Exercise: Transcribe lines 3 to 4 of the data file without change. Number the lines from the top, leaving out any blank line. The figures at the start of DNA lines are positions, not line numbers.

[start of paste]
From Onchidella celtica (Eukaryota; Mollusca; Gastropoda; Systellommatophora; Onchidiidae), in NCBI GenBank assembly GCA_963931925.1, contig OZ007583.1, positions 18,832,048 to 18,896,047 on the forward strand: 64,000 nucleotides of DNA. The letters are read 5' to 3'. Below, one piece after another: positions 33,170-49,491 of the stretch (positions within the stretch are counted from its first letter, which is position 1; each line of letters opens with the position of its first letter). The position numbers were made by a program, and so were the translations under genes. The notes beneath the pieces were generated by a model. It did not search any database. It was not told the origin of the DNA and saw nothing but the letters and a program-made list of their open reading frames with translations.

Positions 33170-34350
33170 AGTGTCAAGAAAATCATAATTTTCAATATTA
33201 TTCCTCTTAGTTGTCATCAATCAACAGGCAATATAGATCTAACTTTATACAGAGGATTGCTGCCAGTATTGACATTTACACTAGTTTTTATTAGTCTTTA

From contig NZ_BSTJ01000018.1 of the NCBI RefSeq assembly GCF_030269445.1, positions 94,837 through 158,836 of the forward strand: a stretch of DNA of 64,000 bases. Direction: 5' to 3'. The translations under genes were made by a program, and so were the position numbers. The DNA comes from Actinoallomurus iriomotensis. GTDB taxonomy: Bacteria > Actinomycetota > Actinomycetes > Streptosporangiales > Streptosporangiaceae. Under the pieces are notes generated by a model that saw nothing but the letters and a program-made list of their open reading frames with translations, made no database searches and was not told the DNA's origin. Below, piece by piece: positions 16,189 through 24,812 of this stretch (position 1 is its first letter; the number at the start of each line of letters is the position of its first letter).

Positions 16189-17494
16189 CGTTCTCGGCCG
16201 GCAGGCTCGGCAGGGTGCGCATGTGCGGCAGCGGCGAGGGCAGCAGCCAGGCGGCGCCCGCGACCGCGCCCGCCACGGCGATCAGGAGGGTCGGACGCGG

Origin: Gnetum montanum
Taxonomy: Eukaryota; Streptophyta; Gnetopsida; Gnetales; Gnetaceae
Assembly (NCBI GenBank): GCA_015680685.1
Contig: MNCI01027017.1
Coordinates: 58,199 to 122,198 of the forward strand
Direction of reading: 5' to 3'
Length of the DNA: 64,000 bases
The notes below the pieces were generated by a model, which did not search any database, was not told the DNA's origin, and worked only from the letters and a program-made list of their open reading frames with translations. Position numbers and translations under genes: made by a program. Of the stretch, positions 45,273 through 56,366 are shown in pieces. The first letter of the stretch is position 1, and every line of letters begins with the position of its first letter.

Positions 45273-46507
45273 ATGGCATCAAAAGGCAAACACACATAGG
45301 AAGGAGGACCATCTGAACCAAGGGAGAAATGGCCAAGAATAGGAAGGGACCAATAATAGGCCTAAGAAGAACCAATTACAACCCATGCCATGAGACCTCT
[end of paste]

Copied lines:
33170 AGTGTCAAGAAAATCATAATTTTCAATATTA
33201 TTCCTCTTAGTTGTCATCAATCAACAGGCAATATAGATCTAACTTTATACAGAGGATTGCTGCCAGTATTGACATTTACACTAGTTTTTATTAGTCTTTA